As Democrats in Congress work to hammer out a compromise on a bipartisan infrastructure bill and a larger spending bill, Sen. Bernie Sanders (I-Vt.) is acknowledging that much of President Joe Biden’s domestic agenda could be derailed.
During an appearance on ABC’s “This Week” on Sunday, Sanders said that it is possible that moderate and progressive Democrats could fail to reach a compromise on a $3.5 trillion spending bill, which could also doom the smaller roughly $1 trillion bipartisan infrastructure package.
“That is a possibility, and I think that would be a disaster for the American people,” Sanders said.
He continued, “I would surmise that over 90% of Democrats, over 40 Democrats in the Senate, would prefer to spend what I propose — $6 trillion — because they understand the needs facing working families and climate are so great.”
“A major compromise has already been made. And there is a real danger, a real danger, that the infrastructure bill will lose in the House,” he added as he noted several lawmakers have vowed to block it if provisions addressing climate change are stripped from the bill.
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Bernie Sanders acknowledges it's possible that no infrastructure bill at all gets through Congress and says, "I think it would be a disaster for the American people." pic.twitter.com/Ul3txgvc1R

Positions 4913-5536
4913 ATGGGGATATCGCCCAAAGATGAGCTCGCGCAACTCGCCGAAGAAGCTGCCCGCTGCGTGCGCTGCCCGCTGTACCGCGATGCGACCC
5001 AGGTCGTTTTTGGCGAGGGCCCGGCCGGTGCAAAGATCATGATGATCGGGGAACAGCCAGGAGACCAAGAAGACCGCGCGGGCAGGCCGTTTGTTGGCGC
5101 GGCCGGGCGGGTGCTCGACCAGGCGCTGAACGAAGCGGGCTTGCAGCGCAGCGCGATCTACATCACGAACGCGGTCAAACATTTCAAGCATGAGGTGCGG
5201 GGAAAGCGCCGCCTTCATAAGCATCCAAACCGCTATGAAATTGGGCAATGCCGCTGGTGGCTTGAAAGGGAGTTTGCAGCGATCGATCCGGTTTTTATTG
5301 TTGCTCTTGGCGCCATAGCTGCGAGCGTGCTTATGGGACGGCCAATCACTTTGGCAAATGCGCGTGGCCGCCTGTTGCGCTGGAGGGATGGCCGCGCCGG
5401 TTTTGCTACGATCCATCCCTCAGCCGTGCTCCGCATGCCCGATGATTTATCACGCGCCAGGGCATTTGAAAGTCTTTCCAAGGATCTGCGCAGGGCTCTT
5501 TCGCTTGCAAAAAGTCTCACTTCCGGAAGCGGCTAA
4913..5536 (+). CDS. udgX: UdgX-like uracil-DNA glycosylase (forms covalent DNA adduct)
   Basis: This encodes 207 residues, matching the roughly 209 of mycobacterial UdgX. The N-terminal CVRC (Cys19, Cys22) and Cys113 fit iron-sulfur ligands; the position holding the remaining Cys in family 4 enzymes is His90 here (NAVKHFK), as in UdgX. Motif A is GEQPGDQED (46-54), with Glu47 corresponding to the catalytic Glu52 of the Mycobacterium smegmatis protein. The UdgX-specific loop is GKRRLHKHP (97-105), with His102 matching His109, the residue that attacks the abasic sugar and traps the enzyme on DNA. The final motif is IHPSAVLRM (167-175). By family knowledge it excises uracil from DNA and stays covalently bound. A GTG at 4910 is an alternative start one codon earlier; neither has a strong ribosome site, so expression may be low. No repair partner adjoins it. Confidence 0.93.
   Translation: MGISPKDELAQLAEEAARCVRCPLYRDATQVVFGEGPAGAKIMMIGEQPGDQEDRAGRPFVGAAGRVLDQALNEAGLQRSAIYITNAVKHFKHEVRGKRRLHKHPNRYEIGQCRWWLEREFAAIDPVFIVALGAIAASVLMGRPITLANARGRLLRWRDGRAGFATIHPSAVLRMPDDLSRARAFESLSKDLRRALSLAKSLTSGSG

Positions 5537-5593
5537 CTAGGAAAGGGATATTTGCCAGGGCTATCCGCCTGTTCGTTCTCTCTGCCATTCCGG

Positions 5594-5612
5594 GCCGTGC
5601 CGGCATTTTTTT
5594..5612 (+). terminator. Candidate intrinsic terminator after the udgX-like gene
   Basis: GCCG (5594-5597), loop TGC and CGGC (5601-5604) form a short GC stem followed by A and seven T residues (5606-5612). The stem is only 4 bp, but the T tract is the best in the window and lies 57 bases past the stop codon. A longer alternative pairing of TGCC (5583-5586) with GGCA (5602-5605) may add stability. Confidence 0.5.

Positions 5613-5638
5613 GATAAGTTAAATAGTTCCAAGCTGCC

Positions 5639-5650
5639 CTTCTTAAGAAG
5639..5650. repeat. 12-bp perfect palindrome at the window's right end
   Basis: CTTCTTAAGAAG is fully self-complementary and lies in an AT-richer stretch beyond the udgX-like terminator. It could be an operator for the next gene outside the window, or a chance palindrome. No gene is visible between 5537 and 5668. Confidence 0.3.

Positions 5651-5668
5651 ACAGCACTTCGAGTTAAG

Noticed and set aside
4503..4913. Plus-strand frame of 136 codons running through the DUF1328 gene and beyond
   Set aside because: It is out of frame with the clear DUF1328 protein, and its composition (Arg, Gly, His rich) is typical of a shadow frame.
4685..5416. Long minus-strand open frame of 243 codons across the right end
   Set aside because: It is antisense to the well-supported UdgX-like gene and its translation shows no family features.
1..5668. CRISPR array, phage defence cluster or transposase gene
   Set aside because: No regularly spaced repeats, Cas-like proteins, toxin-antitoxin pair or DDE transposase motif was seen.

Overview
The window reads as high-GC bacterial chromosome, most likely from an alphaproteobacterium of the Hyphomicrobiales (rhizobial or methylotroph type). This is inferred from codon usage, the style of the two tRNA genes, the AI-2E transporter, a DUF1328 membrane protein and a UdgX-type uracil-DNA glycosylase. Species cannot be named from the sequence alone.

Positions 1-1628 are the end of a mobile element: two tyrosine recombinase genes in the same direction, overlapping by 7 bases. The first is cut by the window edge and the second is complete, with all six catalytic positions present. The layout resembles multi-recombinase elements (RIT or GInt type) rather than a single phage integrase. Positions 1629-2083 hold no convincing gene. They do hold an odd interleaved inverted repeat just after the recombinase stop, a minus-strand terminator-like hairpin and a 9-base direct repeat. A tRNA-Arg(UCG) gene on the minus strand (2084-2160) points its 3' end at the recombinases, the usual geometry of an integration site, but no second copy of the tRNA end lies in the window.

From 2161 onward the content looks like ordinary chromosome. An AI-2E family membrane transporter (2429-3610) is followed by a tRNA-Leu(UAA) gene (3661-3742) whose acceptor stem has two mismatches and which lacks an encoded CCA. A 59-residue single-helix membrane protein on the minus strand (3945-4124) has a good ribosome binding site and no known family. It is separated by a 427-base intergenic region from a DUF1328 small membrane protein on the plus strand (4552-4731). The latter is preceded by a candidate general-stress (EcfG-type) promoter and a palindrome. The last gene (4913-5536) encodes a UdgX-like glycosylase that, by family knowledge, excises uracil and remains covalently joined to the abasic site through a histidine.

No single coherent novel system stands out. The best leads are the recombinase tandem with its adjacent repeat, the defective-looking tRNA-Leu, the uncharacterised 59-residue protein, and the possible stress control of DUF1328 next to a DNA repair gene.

— Aaron Rupar (@atrupar) September 12, 2021
His comments come ahead of what is expected to be a busy time for Congress as lawmakers work to hammer out a deal to pass the two bills.
Democrats are looking to use a process known as budget reconciliation, which would be immune from a Republican filibuster, to pass the spending bill and let them pass the legislation with just 51 votes.
In order for Democrats to get the spending bill across the finish line in the Senate, all 50 Democratic senators would have to vote for it, and Vice President Kamala Harris would have to cast the tie-breaking.
As the Associated Press notes, the spending bill is “stocked with hard-fought party goals like child care, paid family leave and Medicare expansion, along with green infrastructure spending.”
If the spending bill fails to pass the Senate, or if drastic changes are made, it could imperil a smaller bipartisan infrastructure bill.
“And so it goes both ways right? If Manchin and in the Senate, if they approve our reconciliation bill, we will approve their bipartisan bill. And if they try to strip immigration reform, if they try to claw back on childcare, climate action, etc., then we’re at an impasse. It’s a no-go,” she added.
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